"While we believe both GM and Ford have compelling valuations, we see more positive catalysts for GM over the next six to nine months," wrote UBS analyst Colin Langan in a report issued Monday. He said GM will benefit from a sales ramp-up resulting from its 2014 Silverado introduction.
Meanwhile, Ford will "be negatively impacted by the downtime and costs associated with its full-size pickup launch" expected in July, and by the increased availability of the new Silverado, Langan wrote.
He cut full-year Ford earnings estimates to $1.60 a share in 2013, down from $1.63, and to $1.70 in 2014, down from $2. Consensus estimate are $1.66 a share for 2013 and $1.85 for 2014.
Langan also cut his full-year 2014 GM earnings estimate to $4.50 a share, down from $4.80. Consensus is $4.58.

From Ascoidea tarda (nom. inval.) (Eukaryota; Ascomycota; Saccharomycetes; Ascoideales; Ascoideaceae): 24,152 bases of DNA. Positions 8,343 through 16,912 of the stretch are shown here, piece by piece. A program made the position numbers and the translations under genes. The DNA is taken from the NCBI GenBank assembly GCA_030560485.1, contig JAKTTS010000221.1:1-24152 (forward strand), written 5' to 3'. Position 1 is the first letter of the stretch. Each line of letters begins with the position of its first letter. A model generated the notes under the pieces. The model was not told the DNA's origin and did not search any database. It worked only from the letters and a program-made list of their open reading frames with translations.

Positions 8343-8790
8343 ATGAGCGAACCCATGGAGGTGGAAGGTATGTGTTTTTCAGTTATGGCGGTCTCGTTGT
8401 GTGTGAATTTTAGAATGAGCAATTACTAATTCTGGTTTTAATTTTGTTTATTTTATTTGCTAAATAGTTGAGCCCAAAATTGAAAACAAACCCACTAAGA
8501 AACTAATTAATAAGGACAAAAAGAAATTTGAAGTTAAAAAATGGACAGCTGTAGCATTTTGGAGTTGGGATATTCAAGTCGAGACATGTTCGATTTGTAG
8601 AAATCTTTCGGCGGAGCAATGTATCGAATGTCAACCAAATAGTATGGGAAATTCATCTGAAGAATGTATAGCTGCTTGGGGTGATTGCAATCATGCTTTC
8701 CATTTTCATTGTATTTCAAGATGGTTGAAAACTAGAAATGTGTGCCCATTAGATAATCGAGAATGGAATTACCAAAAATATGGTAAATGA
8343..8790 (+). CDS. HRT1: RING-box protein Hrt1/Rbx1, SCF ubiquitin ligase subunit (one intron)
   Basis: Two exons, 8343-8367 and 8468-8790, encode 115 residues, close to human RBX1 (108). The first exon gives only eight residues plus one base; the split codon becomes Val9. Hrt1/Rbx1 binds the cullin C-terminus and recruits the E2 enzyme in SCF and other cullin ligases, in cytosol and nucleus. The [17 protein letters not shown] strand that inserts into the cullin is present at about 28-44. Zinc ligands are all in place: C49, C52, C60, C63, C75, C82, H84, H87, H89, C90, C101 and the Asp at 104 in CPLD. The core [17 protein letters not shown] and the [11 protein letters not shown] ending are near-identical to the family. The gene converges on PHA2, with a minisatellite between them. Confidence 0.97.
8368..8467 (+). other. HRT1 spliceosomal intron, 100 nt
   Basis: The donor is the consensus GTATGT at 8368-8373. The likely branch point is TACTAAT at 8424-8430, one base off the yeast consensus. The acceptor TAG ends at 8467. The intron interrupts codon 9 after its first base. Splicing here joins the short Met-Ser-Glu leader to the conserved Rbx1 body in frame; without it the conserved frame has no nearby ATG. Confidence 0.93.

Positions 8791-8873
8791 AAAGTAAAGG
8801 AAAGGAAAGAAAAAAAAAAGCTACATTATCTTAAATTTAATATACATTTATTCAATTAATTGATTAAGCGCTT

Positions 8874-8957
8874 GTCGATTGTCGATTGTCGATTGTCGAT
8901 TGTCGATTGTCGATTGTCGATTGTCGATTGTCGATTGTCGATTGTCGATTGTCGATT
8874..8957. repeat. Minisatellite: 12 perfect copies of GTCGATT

Ford shares closed Monday at $16.94, down 7 cents. They are up 31% for the year. GM shares closed Monday at $37.55, down 8 cents. They are up 30% for the full year. Langan maintains buy ratings on both, although he cut target prices to $20 for Ford and to $50 for GM, reflecting cuts of $2 for both companies.
GM is "poised for a strong start to 2014," he said, noting that not only will pickup truck sales continue to rise, but also reduced launch costs will provide a moderate tailwind. Langan foresees a $2 billion increase in North America profits, a modest improvement in South America profit, improved profit in China and additional return to shareholders, possibly in the form of a share repurchase.
The reduced target price reflects the impact of European restructuring costs as well as more conservative North America production assumptions.
As for Ford, Langan called 2014 "a transition year," that will include rising competition for the F-150, a relatively small number of new launches, and costs associated with the shutdown of a Europe plant in Genk, Belgium, as well as with the new truck launch.
On the plus side, "Ford should exit 2014 with significant momentum into 2015 with the F-150 pickup ramp and Europe savings tailwinds," Langan wrote.